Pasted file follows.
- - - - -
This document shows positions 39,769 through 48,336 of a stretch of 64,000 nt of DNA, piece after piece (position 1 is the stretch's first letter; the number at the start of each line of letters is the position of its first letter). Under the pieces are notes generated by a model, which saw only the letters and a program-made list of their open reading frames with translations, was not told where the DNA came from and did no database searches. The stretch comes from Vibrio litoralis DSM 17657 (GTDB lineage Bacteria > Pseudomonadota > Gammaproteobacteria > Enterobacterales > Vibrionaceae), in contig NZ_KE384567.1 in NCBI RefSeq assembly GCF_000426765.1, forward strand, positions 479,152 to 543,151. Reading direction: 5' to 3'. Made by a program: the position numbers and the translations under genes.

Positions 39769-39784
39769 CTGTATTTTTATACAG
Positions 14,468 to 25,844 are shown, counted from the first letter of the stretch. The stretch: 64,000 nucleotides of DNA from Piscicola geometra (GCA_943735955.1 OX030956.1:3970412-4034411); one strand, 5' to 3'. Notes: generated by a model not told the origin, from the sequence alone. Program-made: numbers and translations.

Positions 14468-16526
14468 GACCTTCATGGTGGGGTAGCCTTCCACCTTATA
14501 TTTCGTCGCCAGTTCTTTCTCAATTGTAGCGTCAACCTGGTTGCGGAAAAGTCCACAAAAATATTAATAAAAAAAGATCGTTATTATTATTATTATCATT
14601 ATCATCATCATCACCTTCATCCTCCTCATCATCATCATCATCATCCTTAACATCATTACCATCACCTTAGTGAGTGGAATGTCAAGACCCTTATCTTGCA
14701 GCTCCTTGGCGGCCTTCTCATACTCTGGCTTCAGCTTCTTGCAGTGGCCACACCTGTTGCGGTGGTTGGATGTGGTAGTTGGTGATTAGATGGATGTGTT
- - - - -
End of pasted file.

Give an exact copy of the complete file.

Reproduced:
This document shows positions 39,769 through 48,336 of a stretch of 64,000 nt of DNA, piece after piece (position 1 is the stretch's first letter; the number at the start of each line of letters is the position of its first letter). Under the pieces are notes generated by a model, which saw only the letters and a program-made list of their open reading frames with translations, was not told where the DNA came from and did no database searches. The stretch comes from Vibrio litoralis DSM 17657 (GTDB lineage Bacteria > Pseudomonadota > Gammaproteobacteria > Enterobacterales > Vibrionaceae), in contig NZ_KE384567.1 in NCBI RefSeq assembly GCF_000426765.1, forward strand, positions 479,152 to 543,151. Reading direction: 5' to 3'. Made by a program: the position numbers and the translations under genes.

Positions 39769-39784
39769 CTGTATTTTTATACAG
Positions 14,468 to 25,844 are shown, counted from the first letter of the stretch. The stretch: 64,000 nucleotides of DNA from Piscicola geometra (GCA_943735955.1 OX030956.1:3970412-4034411); one strand, 5' to 3'. Notes: generated by a model not told the origin, from the sequence alone. Program-made: numbers and translations.

Positions 14468-16526
14468 GACCTTCATGGTGGGGTAGCCTTCCACCTTATA
14501 TTTCGTCGCCAGTTCTTTCTCAATTGTAGCGTCAACCTGGTTGCGGAAAAGTCCACAAAAATATTAATAAAAAAAGATCGTTATTATTATTATTATCATT
14601 ATCATCATCATCACCTTCATCCTCCTCATCATCATCATCATCATCCTTAACATCATTACCATCACCTTAGTGAGTGGAATGTCAAGACCCTTATCTTGCA
14701 GCTCCTTGGCGGCCTTCTCATACTCTGGCTTCAGCTTCTTGCAGTGGCCACACCTGTTGCGGTGGTTGGATGTGGTAGTTGGTGATTAGATGGATGTGTT